Then, serendipitously, Yvonne Rogers, a professor at UCL, and the late Katy Jones, an executive producer at the BBC’s Learning Zone, met by chance by the swimming pool while on holiday. Their mutual ideas and inspiration about how to help children learn resulted in UCL and the BBC joining forces. A meeting of minds ensued as they discussed how the Engduino could be further developed along the lines of what the BBC had in mind: to get children excited about coding and creating.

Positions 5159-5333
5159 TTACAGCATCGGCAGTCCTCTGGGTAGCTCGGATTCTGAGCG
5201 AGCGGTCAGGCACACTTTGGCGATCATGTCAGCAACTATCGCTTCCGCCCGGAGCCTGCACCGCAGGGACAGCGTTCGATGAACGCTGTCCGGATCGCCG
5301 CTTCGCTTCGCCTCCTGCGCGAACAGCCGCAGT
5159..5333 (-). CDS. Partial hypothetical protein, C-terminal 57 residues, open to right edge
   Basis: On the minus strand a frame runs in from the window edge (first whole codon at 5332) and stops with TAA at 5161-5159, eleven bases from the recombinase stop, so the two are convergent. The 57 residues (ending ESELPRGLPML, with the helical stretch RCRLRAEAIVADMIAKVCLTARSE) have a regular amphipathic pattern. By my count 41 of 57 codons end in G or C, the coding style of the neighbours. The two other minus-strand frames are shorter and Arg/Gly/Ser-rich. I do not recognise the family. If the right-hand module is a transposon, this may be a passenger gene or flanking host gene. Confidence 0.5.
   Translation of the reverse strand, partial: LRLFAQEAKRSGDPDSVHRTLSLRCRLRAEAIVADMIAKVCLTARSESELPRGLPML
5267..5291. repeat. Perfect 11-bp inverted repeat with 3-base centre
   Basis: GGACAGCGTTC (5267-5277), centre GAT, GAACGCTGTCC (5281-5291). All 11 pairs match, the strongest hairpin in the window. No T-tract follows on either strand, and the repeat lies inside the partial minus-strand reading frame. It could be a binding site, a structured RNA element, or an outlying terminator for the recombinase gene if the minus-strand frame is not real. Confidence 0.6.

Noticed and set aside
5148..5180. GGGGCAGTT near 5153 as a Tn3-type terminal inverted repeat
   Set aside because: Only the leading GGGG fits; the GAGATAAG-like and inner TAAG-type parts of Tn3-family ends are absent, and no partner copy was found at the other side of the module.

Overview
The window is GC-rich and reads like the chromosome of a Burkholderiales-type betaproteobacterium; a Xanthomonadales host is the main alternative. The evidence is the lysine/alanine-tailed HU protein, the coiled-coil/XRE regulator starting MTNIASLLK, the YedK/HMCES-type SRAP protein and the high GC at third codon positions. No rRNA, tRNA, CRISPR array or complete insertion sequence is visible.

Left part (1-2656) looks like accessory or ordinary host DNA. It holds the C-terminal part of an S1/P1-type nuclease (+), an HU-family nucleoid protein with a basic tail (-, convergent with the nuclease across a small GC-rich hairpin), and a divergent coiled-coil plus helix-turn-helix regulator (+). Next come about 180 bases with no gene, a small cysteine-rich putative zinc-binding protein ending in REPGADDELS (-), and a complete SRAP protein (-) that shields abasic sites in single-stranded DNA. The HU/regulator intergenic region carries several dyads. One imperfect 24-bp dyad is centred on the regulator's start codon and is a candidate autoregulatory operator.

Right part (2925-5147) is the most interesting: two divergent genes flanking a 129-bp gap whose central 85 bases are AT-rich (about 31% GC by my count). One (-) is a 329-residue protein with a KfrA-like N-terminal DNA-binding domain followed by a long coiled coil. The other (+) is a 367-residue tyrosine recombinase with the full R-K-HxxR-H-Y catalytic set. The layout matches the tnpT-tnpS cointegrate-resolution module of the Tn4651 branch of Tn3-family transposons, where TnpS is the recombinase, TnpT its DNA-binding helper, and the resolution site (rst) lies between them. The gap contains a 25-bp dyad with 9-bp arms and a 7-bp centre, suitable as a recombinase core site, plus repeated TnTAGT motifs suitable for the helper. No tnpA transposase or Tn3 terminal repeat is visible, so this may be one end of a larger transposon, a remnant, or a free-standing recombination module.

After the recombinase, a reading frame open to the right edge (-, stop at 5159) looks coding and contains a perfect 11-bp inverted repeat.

A number of other universities and companies had also been presented with the BBC IoT device challenge. The UCL team addressed the challenge from an interaction design perspective. Over a period of a few months, they ran a series of design workshops with Nic Marquardt (physical computing), Venus Shum (electronic engineering), Yvonne Rogers (educational technology and HCI), Howard Baker (part of the BBC Learning team working on micro:bit), and Matt Davies (an independent UX consultant). Through many brainstorming sessions, they came up with a universally accessible, gender-neutral sensing/actuation device that could support social- and discovery-based explorations of electronics and coding while introducing computing concepts that could be readily linked to children’s everyday life. The importance of the user journey, from the moment children would receive the kit to what they would do with it afterward, was sketched, prototyped, laser-cut and redesigned. As part of this process, the kit was thoroughly tested to get the right form factor and engineering, and to find the right making activities that would inspire children to learn to code and create.